I know in recent years the Christian fish symbol has fallen into some pretty tacky and over used marketing (much like the ruin of the Christian holidays, Christmas and Easter). However, it seems to have had a noble beginning, one with which I am still glad to associate myself. It helps me recall the still dangerous situations many of my persecuted Christian brothers and sisters find themselves around the world today.
In the early years of the church a famous acrostic was made in Greek for the acclamation “Jesus Christ , God’s Son, Savior” (Iesous Christos, Theou Uios, Soter). In Greek ch is X and th is Θ, so the initial letters of this phrase spelled IXΘUS. U is interchangeable with y so IXΘUS could also be IXΘYS, which just so happens to be the Greek word for fish, thus the frequent use of the fish by early Christians and up to now as a symbol for Jesus Christ.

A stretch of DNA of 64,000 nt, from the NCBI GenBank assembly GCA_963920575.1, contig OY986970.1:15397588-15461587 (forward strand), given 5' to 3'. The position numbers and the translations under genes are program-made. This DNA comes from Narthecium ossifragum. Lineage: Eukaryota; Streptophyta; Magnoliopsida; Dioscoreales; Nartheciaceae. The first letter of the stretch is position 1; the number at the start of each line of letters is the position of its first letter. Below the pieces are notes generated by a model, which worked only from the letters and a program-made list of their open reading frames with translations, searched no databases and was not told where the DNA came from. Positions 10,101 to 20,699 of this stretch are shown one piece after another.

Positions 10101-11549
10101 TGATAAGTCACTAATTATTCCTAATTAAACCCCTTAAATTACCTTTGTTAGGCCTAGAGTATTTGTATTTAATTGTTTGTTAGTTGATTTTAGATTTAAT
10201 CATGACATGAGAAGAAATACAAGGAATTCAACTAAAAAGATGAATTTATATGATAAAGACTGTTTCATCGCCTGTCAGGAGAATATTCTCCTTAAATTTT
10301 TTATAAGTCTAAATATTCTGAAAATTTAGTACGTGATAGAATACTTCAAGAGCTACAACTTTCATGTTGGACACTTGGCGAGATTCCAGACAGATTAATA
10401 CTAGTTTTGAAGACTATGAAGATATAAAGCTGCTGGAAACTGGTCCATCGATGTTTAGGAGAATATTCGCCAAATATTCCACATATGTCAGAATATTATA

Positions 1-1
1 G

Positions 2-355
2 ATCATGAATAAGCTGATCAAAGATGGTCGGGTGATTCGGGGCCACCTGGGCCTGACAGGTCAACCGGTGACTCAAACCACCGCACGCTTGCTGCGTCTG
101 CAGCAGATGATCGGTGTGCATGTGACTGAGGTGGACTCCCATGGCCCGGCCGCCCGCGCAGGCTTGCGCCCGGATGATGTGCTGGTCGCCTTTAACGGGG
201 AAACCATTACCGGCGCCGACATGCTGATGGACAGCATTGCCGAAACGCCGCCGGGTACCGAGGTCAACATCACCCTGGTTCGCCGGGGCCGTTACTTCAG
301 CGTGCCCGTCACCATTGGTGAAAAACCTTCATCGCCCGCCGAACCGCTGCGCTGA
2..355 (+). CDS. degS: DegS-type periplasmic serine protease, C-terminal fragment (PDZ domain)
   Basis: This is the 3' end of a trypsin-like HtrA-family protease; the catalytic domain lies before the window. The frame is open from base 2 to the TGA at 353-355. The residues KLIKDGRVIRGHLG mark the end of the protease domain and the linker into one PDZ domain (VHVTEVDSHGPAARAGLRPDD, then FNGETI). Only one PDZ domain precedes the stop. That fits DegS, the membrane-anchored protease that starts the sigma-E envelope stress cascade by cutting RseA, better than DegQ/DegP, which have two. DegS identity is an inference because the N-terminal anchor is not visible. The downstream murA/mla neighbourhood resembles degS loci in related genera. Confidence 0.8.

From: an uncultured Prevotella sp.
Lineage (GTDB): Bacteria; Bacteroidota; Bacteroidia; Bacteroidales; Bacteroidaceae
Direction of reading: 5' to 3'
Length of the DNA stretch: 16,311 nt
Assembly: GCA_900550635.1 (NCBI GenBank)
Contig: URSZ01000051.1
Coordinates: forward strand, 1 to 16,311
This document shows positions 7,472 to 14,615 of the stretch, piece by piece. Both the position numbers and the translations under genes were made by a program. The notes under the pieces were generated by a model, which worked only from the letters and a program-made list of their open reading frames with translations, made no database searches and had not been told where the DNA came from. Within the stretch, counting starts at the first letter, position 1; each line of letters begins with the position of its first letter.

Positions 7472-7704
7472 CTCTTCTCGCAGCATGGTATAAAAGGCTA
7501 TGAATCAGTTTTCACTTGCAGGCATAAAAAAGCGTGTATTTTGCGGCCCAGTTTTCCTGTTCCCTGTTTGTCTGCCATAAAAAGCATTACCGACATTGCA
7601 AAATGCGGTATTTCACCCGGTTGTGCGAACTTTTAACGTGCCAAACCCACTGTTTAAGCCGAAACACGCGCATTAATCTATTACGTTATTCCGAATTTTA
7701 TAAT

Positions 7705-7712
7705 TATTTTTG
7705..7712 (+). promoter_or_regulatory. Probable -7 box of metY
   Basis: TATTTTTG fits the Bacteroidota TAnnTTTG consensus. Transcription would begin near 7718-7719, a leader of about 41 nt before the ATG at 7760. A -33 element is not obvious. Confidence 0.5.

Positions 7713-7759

Greeks, Romans, and many other pagans used the fish symbol before Christians. So, unlike the more obvious cross symbol, the fish attracted a lot less attention which made it the perfect secret symbol for persecuted believers. When threatened by Romans in the first centuries after Christ, Christians used the fish symbol to mark meeting places and tombs or to distinguish friends from foes. According to one ancient story, when a Christian met a stranger in the road, the Christian might draw one arc of the simple fish outline in the dirt; if the stranger drew the other arc, both believers knew they were in trusted company.